Ferrari GTC4Lusso review


What is?

The Ferrari SUV. Well, can you think of a more fitting answer to the SUV conundrum? Four seats, four-wheel drive, and all without the benefit of sitting four feet higher in the air. However, the fact that Ferrari is currently working on a high-rise 4×4 means that the GTC4Lusso hasn’t fully answered all the questions that have been put to it.

Of course, it’s an original thing, a real shooting brake: coupe at the front, station wagon at the rear. It is 78mm and less than five meters long, with a longer wingspan and wider nose than its closest natural rival, the Bentley Continental GT. Beneath that long, long hood, you can choose between two engines, either a naturally aspirated 6.3-liter V12 making 681 hp and 514 pound-feet of torque, or a less-horsepower 3.9-liter twin-turbocharged V8 (602 hp), but more torque (561 lb-ft). This unit is shared with the Portofino and future Roma, while the V12 has more in common with the mighty 812 Superfast.

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The GTC4Lusso arrived in 2016, its gangly name belying an otherwise extensive redesign of the simpler-named FF that first appeared in 2011. FF: four-seater, 4WD. Logic. The basic model has not changed one iota. The front-mounted V12 engine sends power to all four wheels through a seven-speed dual-clutch gearbox. However, the four-wheel drive system is unique. Rather than the front driveshaft running under the engine, a second shaft runs from the front of the engine into a separate gearbox containing two forward and one reverse gears. It handles up to 20% of available torque and nothing beyond fourth gear.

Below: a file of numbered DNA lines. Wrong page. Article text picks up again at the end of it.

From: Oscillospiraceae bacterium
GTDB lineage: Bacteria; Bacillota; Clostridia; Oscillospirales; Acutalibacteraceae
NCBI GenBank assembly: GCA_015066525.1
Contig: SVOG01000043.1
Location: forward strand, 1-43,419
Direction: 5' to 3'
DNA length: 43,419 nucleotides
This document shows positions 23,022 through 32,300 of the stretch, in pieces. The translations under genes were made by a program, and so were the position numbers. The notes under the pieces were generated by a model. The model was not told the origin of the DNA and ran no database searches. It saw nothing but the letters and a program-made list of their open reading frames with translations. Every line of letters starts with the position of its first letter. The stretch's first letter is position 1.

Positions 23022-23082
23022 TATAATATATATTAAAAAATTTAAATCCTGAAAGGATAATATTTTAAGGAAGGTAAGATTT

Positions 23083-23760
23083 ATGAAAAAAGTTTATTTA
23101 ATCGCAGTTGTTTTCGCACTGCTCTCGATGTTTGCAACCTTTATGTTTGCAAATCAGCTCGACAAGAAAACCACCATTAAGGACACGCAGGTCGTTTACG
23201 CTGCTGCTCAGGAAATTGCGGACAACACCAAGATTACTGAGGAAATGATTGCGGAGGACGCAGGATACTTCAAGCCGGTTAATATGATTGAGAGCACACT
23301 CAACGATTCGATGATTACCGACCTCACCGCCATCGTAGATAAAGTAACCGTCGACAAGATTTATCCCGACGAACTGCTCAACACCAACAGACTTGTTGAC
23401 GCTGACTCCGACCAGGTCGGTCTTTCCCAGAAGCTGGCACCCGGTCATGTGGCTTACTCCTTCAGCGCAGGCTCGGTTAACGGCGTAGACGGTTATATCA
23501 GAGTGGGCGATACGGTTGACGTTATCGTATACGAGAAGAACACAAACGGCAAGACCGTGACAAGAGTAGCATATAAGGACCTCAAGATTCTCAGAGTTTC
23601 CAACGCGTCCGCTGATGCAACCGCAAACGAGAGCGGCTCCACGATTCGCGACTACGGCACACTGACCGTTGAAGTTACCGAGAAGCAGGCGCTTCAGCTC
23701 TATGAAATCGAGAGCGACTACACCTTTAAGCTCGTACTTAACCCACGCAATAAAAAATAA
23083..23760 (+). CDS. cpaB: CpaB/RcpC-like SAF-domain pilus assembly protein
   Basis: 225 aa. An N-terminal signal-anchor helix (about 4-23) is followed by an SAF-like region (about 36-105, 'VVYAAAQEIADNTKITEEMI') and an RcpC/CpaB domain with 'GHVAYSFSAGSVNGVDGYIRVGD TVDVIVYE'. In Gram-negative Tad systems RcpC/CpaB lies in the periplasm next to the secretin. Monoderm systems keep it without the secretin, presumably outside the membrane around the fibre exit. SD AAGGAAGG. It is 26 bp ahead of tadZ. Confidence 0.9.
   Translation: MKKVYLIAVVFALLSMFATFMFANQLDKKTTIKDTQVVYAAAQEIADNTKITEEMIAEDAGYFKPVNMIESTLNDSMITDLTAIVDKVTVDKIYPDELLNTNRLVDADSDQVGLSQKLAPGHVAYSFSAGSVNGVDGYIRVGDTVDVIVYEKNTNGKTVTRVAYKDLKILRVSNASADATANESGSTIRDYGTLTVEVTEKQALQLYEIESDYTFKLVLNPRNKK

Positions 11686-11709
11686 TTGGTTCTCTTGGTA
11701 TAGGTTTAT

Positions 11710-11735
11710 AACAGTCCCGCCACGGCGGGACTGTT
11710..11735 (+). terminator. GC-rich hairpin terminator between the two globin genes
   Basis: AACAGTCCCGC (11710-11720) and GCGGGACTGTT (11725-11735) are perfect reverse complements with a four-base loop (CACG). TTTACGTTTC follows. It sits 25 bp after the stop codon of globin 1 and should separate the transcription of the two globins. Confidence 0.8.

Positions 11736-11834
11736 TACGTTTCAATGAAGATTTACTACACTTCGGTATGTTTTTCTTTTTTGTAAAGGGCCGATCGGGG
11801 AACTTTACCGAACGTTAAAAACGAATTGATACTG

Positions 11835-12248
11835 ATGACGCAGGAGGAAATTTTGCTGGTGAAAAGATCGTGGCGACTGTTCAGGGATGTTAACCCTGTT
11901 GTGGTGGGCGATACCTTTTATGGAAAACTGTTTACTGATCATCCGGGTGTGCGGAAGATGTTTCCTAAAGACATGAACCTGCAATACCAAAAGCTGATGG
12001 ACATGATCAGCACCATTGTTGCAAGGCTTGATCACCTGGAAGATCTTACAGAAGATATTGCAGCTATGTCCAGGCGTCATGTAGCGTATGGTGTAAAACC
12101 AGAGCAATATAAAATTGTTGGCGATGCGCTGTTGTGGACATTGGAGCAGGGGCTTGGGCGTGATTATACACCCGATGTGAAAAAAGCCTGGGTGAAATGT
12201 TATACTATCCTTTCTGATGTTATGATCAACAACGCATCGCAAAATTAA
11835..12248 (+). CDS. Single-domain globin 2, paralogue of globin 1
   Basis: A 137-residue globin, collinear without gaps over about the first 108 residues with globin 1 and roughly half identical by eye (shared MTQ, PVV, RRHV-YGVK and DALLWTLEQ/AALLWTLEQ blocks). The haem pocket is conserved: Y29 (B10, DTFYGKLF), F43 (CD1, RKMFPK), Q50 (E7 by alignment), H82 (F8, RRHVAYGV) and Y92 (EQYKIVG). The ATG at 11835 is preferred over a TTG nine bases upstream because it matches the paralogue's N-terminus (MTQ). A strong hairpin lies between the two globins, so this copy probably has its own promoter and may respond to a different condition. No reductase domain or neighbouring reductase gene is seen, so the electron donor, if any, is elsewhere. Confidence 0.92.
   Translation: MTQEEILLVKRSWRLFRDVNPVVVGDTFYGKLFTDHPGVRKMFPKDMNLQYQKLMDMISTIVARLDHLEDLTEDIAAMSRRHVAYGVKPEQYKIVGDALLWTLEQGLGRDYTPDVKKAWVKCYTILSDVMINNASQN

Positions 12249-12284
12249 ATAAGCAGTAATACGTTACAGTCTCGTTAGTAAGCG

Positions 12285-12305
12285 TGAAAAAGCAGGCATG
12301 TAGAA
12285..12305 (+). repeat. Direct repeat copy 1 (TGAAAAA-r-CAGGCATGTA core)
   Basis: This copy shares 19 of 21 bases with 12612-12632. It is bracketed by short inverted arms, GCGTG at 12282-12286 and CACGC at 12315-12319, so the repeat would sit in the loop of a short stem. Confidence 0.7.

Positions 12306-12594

Ferrari claims that this solution is not only 50% lighter than a conventional 4WD setup with a mid-mounted transfer case, but also contributes to a lower center of gravity and better weight distribution (48:52 forward and back). There’s also four-wheel steering to aid low/high speed agility/stability and adaptive magnetic damping. The V8 is a simpler car. Well, as long as it’s only rear-wheel drive. You still benefit from the full range of chassis aids.

The V12 is the heavy hitter – 1,920kg, 3.4sec to 62mph, top-end 208mph and a list price of £243,191 – but the V8 is the more pragmatic choice on paper. Not just £30,000 cheaper, but just slightly slower (3.5 seconds and 199mph) and a lot cleaner (265g/km CO2 instead of 350g/km and 18.5-24.8mpg).

Changes from the FF are minor but innumerable: 16mm more rear legroom, a quieter engine that starts up in the morning (this was in response to customer feedback), fans are 25% quieter, the processor that powers the central display is eight times faster, there is 50% more storage space around the cabin and, as an option, the passenger can have their own screen. It’s best not to specify: they’ll spend the whole trip telling you how fast you’re really going.

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Our choice of the range.

2 automatic doors

What’s the verdict?

Make no mistake, the GTC4Lusso is a very special car

There is nothing like a Ferrari GTC4Lusso. No other company makes anything that could be construed as a direct rival. A Rolls Wraith comes close, as does the Bentley Conti GT, but neither offers the same versatility and room for people and luggage as the Ferrari.

It is a brilliantly executed machine. Perhaps they could have stepped back a bit on the sportiness, but they would have risked losing the essence of what makes a Ferrari so special: that its character shines through its civility. Make no mistake, the GTC4Lusso is a very special car, one that is not only surprisingly comfortable on the inside and stylish on the outside, but also offers a driving experience that transitions effortlessly from unflappable city driving competition to superb off road driving. road without seeming exaggerated. or unnecessary. Among the current storm of blunt-faced super-SUVs, it comes across as not only special, but also rational.

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